A Food Safety Signal: Improving Food Safety in Nigerian Traditional Market Systems
This blog was originally published on www.busaracenter.org.
Humans rely on visual and audio cues to help situate and unconsciously communicate what is going on. These cues act as a conduit of information and serve to elicit a specific response or reaction. For example, the familiar chirp of your notification bell almost immediately leads to the action of reaching for your phone. In a foreign airport, faced with language barriers and the need to relieve oneself, the familiar dark silhouette of a stick figure wearing a dress next to a seemingly disrobed stick figure automatically lets you know where the restroom is.
Such cues can be used to create behavior change. Feed the Future’s Evidence and Action Towards Safe, Nutritious Food (EatSafe) aims specifically to create demand for the uptake of safe food practices among vendors and consumers in traditional markets in Africa. One of the primary concerns on the continent is the prevailing high level of malnutrition and food-related illnesses. Lack of an adequate food safety system, which is essential to addressing and preventing foodborne illnesses, is a major issue. Poor hygiene practices among food handlers coupled with other structural barriers, such as inadequate storage facilities and water availability, accelerate the problem of contaminated food, all of which makes a case for why food safety matters.
Under the USAID-funded program, EatSafe, Busara carried out a study on how to increase food safety practices in traditional, rural markets in Northwest Nigeria through the use of a visual cue targeting food vendors. In Nigeria, sociocultural norms and personal and environmental hygiene practices greatly influence consumers’ and vendors’ attitudes toward food safety.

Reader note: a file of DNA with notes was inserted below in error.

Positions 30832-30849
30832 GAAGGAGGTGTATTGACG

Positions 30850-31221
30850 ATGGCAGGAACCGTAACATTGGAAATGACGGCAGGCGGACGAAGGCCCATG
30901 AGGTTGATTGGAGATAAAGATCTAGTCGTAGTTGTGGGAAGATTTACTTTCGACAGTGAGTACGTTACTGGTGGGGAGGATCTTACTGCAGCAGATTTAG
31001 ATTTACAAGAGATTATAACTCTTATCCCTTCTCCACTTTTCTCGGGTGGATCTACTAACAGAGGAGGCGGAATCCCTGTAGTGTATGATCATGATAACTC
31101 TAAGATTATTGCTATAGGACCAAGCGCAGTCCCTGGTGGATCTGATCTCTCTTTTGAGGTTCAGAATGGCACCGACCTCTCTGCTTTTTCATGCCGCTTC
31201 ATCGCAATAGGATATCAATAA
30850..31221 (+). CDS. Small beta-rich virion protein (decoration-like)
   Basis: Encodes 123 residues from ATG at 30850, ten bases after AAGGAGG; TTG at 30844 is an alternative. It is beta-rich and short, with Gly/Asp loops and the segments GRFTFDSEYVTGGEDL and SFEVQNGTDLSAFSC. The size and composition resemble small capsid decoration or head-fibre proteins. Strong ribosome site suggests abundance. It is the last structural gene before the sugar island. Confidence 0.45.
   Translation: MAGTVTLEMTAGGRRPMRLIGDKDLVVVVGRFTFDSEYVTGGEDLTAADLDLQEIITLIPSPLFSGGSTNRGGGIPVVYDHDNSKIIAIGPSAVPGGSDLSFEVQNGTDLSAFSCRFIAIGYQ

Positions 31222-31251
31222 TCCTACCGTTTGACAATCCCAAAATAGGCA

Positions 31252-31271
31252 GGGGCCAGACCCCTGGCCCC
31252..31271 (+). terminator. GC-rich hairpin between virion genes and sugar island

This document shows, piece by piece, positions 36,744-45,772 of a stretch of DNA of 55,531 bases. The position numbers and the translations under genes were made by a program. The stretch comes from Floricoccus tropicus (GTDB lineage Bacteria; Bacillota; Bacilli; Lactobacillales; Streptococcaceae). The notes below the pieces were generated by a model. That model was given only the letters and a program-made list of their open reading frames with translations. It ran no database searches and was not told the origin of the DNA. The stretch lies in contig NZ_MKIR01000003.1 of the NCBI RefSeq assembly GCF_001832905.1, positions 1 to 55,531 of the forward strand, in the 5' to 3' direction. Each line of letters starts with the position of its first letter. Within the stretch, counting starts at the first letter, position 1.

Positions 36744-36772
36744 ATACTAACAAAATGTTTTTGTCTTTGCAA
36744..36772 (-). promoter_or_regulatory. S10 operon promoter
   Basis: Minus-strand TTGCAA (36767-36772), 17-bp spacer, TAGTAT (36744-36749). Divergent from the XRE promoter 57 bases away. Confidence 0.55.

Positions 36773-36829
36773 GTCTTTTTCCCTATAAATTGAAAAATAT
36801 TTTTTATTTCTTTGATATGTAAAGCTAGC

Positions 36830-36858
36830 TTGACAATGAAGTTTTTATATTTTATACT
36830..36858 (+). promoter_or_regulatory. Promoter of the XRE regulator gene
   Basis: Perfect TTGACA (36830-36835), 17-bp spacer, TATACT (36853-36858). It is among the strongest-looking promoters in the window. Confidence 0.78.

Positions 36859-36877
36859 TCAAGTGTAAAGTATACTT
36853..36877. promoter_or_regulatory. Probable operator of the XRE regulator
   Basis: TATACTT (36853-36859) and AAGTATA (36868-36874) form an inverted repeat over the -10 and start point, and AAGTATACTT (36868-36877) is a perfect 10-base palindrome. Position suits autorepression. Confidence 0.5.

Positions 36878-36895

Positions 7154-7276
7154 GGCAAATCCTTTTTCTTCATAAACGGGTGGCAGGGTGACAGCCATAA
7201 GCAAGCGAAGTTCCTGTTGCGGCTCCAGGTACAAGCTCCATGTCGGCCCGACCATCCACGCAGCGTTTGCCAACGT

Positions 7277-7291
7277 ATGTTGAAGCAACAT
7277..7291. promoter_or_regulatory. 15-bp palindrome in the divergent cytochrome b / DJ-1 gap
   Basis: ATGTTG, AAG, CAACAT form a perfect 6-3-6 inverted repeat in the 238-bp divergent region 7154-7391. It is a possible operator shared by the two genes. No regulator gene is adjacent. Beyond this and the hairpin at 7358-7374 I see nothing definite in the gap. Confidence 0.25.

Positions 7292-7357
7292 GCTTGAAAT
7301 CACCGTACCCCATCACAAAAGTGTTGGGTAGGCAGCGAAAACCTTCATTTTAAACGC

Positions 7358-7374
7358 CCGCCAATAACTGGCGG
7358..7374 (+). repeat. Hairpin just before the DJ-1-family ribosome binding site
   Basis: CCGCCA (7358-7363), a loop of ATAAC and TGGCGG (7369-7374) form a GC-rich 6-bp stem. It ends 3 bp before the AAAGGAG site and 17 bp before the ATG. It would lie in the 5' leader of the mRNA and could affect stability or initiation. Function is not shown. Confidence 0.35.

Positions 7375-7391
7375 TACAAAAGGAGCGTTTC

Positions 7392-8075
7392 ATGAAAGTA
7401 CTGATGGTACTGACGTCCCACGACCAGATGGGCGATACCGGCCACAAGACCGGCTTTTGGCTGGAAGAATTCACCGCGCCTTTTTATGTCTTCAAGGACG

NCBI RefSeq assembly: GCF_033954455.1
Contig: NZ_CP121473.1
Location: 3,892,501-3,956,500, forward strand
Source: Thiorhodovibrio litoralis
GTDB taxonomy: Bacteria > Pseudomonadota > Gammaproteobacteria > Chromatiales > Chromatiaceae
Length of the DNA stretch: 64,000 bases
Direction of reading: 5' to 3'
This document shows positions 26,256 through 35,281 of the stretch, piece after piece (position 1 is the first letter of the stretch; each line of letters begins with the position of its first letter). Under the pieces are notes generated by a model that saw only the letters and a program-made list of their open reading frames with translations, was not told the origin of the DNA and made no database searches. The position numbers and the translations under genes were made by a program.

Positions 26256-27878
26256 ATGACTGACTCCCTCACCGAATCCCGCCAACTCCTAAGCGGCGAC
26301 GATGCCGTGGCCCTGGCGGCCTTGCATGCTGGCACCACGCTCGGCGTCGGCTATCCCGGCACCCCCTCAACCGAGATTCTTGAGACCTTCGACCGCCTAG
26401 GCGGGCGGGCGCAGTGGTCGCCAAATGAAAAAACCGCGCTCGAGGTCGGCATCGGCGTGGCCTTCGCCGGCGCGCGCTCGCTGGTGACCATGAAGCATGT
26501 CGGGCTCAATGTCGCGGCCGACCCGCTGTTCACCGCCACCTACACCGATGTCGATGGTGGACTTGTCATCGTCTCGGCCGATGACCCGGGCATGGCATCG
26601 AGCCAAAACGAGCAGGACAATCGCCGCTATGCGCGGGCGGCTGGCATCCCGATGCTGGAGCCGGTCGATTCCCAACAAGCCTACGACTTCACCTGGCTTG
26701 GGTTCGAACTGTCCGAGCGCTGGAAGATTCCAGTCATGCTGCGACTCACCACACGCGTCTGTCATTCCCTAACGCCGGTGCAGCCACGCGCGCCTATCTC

The approach was tailored: consumer behavioral science was leveraged to improve knowledge, attitudes and practices related to food safety by developing prototypes through cocreation workshops, which were then pretested to gather feedback from consumers and vendors, allowing for contextualized adjustments. The interventions were then tested to determine their potential to bring about behavior change. More precisely, the uptake of safe food practices both by vendors and consumers through the creation and implementation of a safe food brand — Abinci Fes-Fes, which means “clean/impressive-looking food” in the local Hausa language. The name and tagline were one of three initially developed and based on local terms that signify clean food, using a mix of slang and proper Hausa. The three were then tested among 347 respondents made up of Hausa-speaking consumers and vendors to find out which option was preferred and appealed the most while communicating the brand idea. Forty-five percent selected Abinci Fes-Fes as the brand name and 47% selected “Sai wanda yafi kyau” as their preferred tagline. Fes-Fes is a well-known Hausa slang term denoting cleanliness; additionally it is used colloquially to describe something impressive-looking. “Sai wanda yafi kyau,” which translates to “only the best,” ties in the idea that safe/clean food is the best choice for the consumer.
The design of the Abinci Fes-Fes brand was based on a theory of change that aimed to understand the influences and environment surrounding food safety in traditional food markets.
The brand’s implementation involved an opt-in program for vendors who had participated in EatSafe’s food safety training. Vendors who participated in the training were diverse in terms of the commodities they sold (i.e., grain, meat and vegetables). Only vendors who agreed to comply with the measures outlined during the training were able to be part of the Abinci Fes-Fes brand. These vendors were provided with branded materials to wear (Figure 1), serving as a visual cue to consumers. The value proposition of these materials was to help shoppers easily and quickly identify trained vendors who are committed to food safety.